Climate change may threaten Spotted Owls if it negatively affects prey species (e.g., declining abundance and availability), weather (e.g., more rain or colder mean temperatures), vegetation (e.g., changing composition and structure), environmental stochasticity (e.g., increased fire rates and intensity if less rain, more insect outbreaks due to less severe winters), and disease. For example, insect outbreaks are strongly affecting forest health in Special Resource Management Zones near Lillooet Lake (D. Heppner, pers. comm.). Recent increases in insect outbreaks have been linked with climate change (Dale et al. 2001).
On the other hand, climate change may improve habitat and other environmental conditions for Spotted Owls if conditions change to mimic those now found in southern parts of its range where owl densities are higher. Therefore, the level of threat from climate change remains undetermined as it relates to Spotted Owls in British Columbia.
5.4 Environmental, Demographic, and Genetic Stochasticity
Populations are vulnerable to extinction from many factors. When populations become small or isolated, for whatever reason, they can become vulnerable to extirpation through environmental, demographic, or genetic stochastic (random) events (Caughley and Gunn 1995). Stochastic events, therefore, tend to be additive in that they may contribute to factor(s) that originally caused the population’s decline.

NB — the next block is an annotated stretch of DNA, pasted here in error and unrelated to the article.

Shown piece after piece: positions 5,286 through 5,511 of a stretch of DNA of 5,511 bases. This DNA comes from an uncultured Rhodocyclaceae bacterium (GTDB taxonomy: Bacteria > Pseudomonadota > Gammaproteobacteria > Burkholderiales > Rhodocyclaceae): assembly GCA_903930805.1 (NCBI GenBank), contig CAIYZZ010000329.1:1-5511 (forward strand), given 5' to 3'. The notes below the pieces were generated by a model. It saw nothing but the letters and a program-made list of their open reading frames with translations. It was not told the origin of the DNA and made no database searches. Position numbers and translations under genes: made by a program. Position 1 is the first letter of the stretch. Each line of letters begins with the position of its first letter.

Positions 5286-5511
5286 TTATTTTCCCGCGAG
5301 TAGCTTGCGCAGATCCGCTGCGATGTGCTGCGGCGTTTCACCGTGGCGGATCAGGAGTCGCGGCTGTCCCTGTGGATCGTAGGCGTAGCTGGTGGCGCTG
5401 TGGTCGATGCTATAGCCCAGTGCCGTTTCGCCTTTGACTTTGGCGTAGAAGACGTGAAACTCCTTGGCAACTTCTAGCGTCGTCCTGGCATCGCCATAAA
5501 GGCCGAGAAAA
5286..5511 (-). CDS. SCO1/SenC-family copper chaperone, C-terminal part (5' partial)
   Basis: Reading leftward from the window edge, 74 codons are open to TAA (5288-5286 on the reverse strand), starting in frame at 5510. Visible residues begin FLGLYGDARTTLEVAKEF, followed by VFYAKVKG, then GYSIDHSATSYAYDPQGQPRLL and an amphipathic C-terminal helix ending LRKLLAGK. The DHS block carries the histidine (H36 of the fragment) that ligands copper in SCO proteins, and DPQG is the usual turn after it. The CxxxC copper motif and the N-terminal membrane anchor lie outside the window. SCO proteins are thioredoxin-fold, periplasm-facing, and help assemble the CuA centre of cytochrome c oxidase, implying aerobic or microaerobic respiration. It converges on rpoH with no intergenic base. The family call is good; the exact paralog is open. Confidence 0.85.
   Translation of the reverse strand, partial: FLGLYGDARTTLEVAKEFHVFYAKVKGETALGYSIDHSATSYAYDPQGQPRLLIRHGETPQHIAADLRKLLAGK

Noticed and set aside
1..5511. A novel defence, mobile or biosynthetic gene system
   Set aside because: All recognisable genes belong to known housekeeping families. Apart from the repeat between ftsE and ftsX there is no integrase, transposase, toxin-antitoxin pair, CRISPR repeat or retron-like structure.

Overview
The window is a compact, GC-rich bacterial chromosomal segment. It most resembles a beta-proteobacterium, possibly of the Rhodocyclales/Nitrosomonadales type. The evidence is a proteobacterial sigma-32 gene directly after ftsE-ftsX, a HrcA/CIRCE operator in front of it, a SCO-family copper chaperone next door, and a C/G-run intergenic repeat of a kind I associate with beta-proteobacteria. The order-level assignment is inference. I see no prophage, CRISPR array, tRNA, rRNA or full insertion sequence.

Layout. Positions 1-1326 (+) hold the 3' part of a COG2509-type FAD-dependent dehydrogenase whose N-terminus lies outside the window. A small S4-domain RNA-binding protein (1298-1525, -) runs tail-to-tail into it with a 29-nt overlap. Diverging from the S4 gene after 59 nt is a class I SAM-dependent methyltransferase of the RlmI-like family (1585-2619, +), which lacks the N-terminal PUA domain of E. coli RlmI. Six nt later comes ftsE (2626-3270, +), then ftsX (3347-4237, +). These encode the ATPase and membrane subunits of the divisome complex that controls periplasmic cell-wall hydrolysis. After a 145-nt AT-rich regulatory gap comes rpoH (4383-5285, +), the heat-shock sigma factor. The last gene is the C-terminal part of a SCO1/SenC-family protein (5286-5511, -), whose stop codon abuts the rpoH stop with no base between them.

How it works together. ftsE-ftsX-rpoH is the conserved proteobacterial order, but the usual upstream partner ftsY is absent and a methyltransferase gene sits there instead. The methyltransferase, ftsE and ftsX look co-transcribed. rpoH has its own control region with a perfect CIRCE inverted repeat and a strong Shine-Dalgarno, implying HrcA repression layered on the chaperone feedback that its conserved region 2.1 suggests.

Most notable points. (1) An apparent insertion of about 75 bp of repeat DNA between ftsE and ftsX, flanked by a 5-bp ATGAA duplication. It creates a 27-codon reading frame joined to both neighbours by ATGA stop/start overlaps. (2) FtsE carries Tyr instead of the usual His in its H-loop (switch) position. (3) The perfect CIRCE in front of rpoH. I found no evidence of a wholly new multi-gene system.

Environmental stochasticity refers to periodic variation in conditions (e.g., wildfires, wind, forest diseases, and floods) and the effect these have on a population. Typically, environmental factors are of concern if they have the potential to eliminate habitats and the populations that they support. Catastrophic loss of habitat due to fire is a pertinent example of an environmental factor that has the potential to affect a small population or subpopulation of Spotted Owls. This issue is particularly relevant because fire suppression in some dry-site forests has changed the structure and species composition of forests in such a way that they are vulnerable to stand-replacement events. Although environmental stochasticity can affect all sizes of populations, the effects are higher in smaller populations or those already affected by other factors.
Demographic stochasticity in small populations means that changes in population size from one year to the next are more related to pure chance than age-specific survival and reproduction. That is, population size varies between years, but when the population is small, this variation has more chance of causing extirpation.
The third way random events negatively affect small populations is through loss of genetic variability. Once a population is reduced to below a certain threshold, random genetic drift will result in some alleles being lost by chance in the transfer of genetic material from one generation to the next (Caughley and Gunn 1995). The lost alleles may be related to adaptation to certain conditions; their loss would increase the species’ risk of extinction.